The intent of this project is to set Yellowknife on a path to prudent risk management of climate change vulnerabilities. It will result in improvements to decision-making that gives appropriate significance to climate change impacts, and enables the municipality to adequately consider community safety, security and livability in every decision. The overall objective is to develop the tools, capacity, and decision-making processes necessary for the City of Yellowknife to systematically address any community climate change impact as it emerges.

PlaNYC: A Greener, Greater New York

PlaNYC is New York City's climate change strategy. All of PlaNYC's strategies - from reducing the number of cars to building cleaner, more efficient power plants to addressing inefficiencies in buildings - will contribute to their long term emissions reductions target. In addition, it outlines a plan to embark on a long term planning effort to develop a climate change adaptation strategy, to prepare New York City for the climate shifts that are already unavoidable.

New Brunswick Climate Change Action Plan 2007-2012

The Climate Change Action Plan includes a series of actions to reduce as well as prevent greenhouse gas emissions, to adapt to climate-change impacts, and to use partnerships and communication to engage our communities to be instruments of change. By following through on each of these actions, and with the contribution of federal initiatives, New Brunswick can expect to achieve greenhouse gas emission reductions to 1990 levels in 2012.

City of Sydney Environmental Management Plan 2007

The City of Sydney Environmental Management Plan establishes the City’s environmental vision, goals, targets and actions for the next ten years and beyond. It addresses the themes of energy and emissions, water, waste, plants and animals. Prioritised actions have been developed to improve the health and function of our environment, and reduce environmental impacts of Council and our community. Actions will be delivered through demonstration, advocacy and partnerships to position the City as a leading environmental city. The key stakeholders are residents, community groups, businesses, government agencies and environmental organisations. Environmental objectives of the City’s Strategic Plan 2006-2009 and Corporate Plan 2007-2010 are included within this plan. It is also designed to set a framework forenvironmental outcomes of the Sydney 2030 vision1. The plan has been developed with assistance from the Institute for Sustainable Futures. Workshops and consultation were held with environmental organisations, community groups, Councillors and staff. Targets and actions comply with relevant legislation, and leading programs, reports and policies. The City will coordinate overall implementation of the plan, and outcomes will be reported in the annual State of Environment Report.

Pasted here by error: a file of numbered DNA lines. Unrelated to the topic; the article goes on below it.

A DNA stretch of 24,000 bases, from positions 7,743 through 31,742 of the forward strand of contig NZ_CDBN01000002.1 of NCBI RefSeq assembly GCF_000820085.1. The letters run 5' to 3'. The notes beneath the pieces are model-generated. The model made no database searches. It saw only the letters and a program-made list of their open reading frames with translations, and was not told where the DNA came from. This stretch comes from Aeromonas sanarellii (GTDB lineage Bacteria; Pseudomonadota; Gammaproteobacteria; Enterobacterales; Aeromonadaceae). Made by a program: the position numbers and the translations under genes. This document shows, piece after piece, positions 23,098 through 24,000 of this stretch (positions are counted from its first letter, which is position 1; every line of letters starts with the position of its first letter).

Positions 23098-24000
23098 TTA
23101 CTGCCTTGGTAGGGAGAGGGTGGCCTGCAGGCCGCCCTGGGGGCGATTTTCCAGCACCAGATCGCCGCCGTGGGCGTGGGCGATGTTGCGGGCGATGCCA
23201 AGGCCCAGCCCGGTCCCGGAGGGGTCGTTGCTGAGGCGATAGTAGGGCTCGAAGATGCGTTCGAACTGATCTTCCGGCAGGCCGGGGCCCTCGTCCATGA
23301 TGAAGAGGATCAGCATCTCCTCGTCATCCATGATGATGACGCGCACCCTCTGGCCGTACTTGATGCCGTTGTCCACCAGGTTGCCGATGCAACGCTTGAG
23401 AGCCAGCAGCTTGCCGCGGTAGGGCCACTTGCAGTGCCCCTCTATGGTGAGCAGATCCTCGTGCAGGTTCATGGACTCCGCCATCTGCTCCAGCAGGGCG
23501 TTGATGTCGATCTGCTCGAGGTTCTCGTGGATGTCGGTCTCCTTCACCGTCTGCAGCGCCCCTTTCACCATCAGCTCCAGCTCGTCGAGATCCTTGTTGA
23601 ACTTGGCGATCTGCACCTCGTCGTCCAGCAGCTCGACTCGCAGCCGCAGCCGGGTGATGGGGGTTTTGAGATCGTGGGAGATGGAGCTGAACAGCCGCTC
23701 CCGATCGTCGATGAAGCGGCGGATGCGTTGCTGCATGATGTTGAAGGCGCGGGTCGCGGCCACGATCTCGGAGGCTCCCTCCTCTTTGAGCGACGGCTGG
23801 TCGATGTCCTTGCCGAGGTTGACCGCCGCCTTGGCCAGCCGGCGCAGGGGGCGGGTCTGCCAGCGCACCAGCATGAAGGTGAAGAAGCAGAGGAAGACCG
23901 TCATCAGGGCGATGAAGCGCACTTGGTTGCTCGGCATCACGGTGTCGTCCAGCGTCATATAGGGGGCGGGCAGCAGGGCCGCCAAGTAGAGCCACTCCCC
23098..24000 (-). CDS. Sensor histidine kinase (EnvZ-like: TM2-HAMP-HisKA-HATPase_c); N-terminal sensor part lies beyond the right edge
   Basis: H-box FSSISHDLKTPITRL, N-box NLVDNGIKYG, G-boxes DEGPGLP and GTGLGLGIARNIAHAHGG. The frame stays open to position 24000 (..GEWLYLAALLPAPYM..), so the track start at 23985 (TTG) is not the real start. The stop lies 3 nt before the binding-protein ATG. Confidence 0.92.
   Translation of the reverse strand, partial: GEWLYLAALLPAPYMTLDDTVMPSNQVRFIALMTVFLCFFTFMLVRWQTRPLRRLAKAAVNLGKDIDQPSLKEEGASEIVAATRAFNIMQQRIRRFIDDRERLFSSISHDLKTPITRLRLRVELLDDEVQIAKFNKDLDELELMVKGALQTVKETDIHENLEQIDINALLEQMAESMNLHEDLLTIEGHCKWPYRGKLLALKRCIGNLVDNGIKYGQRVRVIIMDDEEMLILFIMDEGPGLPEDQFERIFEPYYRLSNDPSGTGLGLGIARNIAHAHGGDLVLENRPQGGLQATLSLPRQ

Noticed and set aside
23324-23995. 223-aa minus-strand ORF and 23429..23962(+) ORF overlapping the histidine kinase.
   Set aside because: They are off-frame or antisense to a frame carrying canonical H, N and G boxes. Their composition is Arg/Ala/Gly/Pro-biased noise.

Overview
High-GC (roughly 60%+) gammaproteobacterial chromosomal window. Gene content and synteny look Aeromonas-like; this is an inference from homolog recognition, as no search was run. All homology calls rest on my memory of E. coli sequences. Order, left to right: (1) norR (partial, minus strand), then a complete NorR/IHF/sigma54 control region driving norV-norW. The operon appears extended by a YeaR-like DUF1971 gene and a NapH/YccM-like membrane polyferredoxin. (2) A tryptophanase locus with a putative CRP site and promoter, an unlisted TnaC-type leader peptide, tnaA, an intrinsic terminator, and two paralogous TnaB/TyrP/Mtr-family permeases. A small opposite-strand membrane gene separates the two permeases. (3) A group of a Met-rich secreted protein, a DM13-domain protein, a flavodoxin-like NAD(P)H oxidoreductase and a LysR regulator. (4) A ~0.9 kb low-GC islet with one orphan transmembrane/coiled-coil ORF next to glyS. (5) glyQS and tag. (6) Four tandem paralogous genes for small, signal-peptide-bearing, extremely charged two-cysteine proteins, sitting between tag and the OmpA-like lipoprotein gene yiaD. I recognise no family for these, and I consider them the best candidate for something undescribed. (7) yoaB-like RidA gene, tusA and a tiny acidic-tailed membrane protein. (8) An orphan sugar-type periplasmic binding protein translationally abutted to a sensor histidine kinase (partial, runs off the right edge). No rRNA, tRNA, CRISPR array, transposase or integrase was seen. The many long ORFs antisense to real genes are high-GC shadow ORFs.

Climate Change Action Plan

On February 2, 2005, Governor Janet Napolitano signed Executive Order 2005-02 establishing the Climate Change Advisory Group (CCAG). Appointed by the Governor, the 35-member CCAG comprised a diverse group of stakeholders who brought broad perspective and expertise to the topic of climate change in Arizona. The Governor’s Executive Order directed the CCAG, under the coordination of the Arizona Department of Environmental Quality (ADEQ), to: 1) prepare an inventory and forecast of Arizona greenhouse gas (GHG) emissions; and 2) develop a Climate Change Action Plan with recommendations for reducing GHG emissions in Arizona. The Executive Order emphasized that “Arizona and other Western States have particular concerns about the impacts of climate change and climate variability on the environment, including the potential for prolonged drought, severe forest fires, warmer temperatures, increased snowmelt, reduced snow pack and other effects.” The Executive Order also recognized that “actions to reduce GHG emissions, including increasing energy efficiency, conserving natural resources and developing renewable energy sources, may have multiple benefits including economic development, job creation, cost savings, and improved air quality.”

Halifax Regional Municipal Planning Strategy

The Regional Municipality Planning Strategy (this Plan) is a guide for the future development of the Halifax Regional Municipality (HRM). It represents a significant step forward in integrated land use planning and long-term coordination. It is a framework that outlines how future sustainable growth should take place in the HRM, in a way that preserves the environment while at the same time maintaining a strong economy. The overarching goal of this Plan is to achieve a shared vision of the future of HRM, a vision of healthy, vibrant and sustainable communities, without taking away from the character that makes HRM a distinct and attractive place to live.